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Staff-prisoner relationships in women’s prisons
Research into the complexity and emotional intensity of relationships between women prisoners and staff.

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Relational ambiguities

Fascinating new research by Ben Crewe, Anna Schliehe & Daria Przybylska, published in the European Journal of Criminology last month (12 December 2022) looks at staff-prisoner relationships in a women’s prison. The article “‘It causes a lot of problems’: Relational ambiguities and dynamics between prisoners and staff in a women’s prison” is currently free to download.

The article illuminates the complexity and emotional intensity of these relationships, first, by outlining their core features, as described by female prisoners – blurred boundaries, infantilisation, pettiness, inconsistency and favouritism – and then by seeking to explain the complex entanglements of power and dependence that result. These explanations include the relative powerlessness and vulnerability of women in prison, their biographical experiences of abuse and trauma, and a tendency for uniformed staff to be somewhat careless in their use of power, while seeking to build close and supportive relationships with prisoners and engaging in forms of benign paternalism. 

The study

The article draws on data collected as part of a large-scale research project, one sub-strand of which involved an ethnography of penal power and social relations in a women’s prison in England and Wales, holding around 300 adult women in closed conditions. Undertaken over an 8-month period in 2018, the fieldwork for this study involved extended periods of participant observation, including a great deal of informal discussion with prisoners and staff, and 48 in-depth interviews with imprisoned women.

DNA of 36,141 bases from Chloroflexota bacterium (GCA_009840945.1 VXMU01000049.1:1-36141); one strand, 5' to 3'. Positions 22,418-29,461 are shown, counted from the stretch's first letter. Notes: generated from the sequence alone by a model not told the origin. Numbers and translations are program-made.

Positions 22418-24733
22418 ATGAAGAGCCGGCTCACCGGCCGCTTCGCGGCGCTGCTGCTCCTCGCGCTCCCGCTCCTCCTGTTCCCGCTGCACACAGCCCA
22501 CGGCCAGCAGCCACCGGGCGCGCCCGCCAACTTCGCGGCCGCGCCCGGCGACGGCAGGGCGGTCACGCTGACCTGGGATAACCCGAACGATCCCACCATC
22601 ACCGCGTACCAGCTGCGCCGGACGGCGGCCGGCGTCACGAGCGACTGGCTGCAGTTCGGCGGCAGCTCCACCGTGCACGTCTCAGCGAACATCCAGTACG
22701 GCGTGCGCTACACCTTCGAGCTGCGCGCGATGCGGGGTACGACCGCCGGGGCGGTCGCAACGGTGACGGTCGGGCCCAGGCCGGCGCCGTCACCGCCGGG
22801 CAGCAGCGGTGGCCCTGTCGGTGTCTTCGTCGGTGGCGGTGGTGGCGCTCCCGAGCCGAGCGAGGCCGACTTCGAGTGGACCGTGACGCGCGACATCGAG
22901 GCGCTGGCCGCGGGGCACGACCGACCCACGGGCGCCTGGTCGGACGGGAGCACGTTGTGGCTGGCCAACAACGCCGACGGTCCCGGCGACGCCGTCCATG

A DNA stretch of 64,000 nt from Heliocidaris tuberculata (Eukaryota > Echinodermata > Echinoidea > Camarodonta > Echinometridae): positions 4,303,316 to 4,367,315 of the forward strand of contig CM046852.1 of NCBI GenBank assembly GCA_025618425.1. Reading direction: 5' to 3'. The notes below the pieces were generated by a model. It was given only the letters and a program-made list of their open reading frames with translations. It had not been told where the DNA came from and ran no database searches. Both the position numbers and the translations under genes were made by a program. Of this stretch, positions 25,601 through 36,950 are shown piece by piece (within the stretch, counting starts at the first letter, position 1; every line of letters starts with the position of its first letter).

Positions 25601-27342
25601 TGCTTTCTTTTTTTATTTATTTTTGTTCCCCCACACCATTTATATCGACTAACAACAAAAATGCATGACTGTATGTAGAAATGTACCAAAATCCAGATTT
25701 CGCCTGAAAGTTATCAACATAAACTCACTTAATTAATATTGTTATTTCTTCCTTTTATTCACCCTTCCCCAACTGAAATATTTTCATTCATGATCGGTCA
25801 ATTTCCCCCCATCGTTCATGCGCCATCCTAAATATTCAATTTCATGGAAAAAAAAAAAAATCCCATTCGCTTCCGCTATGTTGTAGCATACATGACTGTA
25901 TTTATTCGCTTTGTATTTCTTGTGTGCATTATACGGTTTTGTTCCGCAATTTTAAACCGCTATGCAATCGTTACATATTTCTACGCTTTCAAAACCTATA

Key themes

The findings are organised under three principal themes, summarised below:

  1. Blurred boundaries
  2. Pettiness and infantilisation
  3. Inconsistency and favouritism

Blurred boundaries

One key feature of staff–prisoner relationships identified in the study was the blurring of professional boundaries. Some officers adopted an informal and friendly approach in an attempt to foster a caring environment. While some women responded positively to this approach, many others were wary, feeling uneasy at what they felt was a misrepresentation of the realities of a prisoner-guard relationship. Many complained that personal information that they had disclosed to friendly officers quickly became common knowledge amongst both staff and prisoners. Others expressed confusion and disappointment that officers who they felt were their friends, then enforced prison rules.

Pettiness & infantilisation

Many women interviewed for the study were unhappy about the (inconsistent) enforcement of rules for which there seemed to be no clear rationale – such as not being allowed to wear slippers outside their cells. When women prisoners questioned these rules, they were rarely given a reason, merely a dismissive response such as “Do it because I say so”.  They described their living environment as similar to being at school or even at home with officers acting like teachers or parents.